I could tell you the three trees that we had taken down this week by our barn and how different our yard feels. I could tell you that I'm having as much fun as Kathleen walking and balancing on the cut trunks, jumping from stump to downed limb for now, until we cut it up for fire wood.

I could tell you that I'm settling in for fall and thinking about the fires that will make the house cozy this winter. How everything but the mums and asters have died down in Henry's garden.

And underlying all of it my own wondering what I'm doing here, what I want this space to be, how much I want to tell you about Kathleen and Elizabeth. And I don't have answers to that. But here I am, and since I'm here I'll tell you too that I was visiting a friend and with her reminder, her son brought out the heart shaped stone he found on the Cape this summer. It's a lovely, tiny one and its up on my Henry shelf with the last little flowers from the garden and my mizuko jizo from Angie and my cardinal stone from Erika and the cardinal from Tricia and it made me smile on this gray and rainy rainy day.

Thursday, September 6, 2012

Comedy of Errors

It's the first day of school.

Henry should be starting kindergarten today. He should wearing a new outfit and a too big backpack and a huge grin or maybe a nervous, tentative face. Back in mid-August, I sat at my desk one night picturing this morning, and I sobbed. Sobbed.

In reality, I would have dropped him off today a bit later than the bus. In reality, tomorrow would be the day I would see him climb on that big yellow bus for the first time, see him holding M's hand. Even though she sometimes rolls her eyes these days in a double-digits tween kind of way, I know she would follow through on that promise to get on the bus with him and make sure he wasn't scared, the promise she made five years ago after she climbed on the big yellow buss for the first time, while he was a baby, sitting in my lap watching. That's the image of the first day of school that has haunted me each September. Now it's here.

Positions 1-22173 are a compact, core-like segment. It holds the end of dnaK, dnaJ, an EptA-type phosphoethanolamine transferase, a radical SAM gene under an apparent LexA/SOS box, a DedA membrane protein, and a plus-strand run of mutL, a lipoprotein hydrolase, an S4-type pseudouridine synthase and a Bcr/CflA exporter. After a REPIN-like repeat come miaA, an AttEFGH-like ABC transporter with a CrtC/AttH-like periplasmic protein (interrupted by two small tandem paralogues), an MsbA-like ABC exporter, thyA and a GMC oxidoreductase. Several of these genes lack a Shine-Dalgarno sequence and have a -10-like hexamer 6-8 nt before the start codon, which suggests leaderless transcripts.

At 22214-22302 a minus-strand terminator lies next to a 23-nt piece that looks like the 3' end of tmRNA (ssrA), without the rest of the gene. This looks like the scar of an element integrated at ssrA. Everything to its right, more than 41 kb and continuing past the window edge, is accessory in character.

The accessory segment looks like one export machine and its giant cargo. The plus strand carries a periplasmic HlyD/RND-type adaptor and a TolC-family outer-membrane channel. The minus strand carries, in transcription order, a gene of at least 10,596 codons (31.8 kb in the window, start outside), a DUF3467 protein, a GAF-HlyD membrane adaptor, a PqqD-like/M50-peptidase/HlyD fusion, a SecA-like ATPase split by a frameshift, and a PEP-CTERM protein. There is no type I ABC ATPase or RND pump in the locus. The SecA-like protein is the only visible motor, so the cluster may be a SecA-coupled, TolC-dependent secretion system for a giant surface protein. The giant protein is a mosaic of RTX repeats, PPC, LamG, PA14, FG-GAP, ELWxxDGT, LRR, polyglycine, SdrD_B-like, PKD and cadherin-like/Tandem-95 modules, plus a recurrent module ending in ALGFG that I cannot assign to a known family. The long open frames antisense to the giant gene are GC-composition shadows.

Five. Kindergarten.

Today is the first day of school, but not for us. Henry isn't here to get off to kindergarten and Kathleen's preschool starts next week. Still, we have a habit of seeing the kids off on the first day (and most other days too). Last night I made banana chocolate chip muffins like I did last year. This morning I brewed extra coffee. And at about 7:37 as Kathleen was saying we should eat the muffins with our friends, the bells on the back door jingled.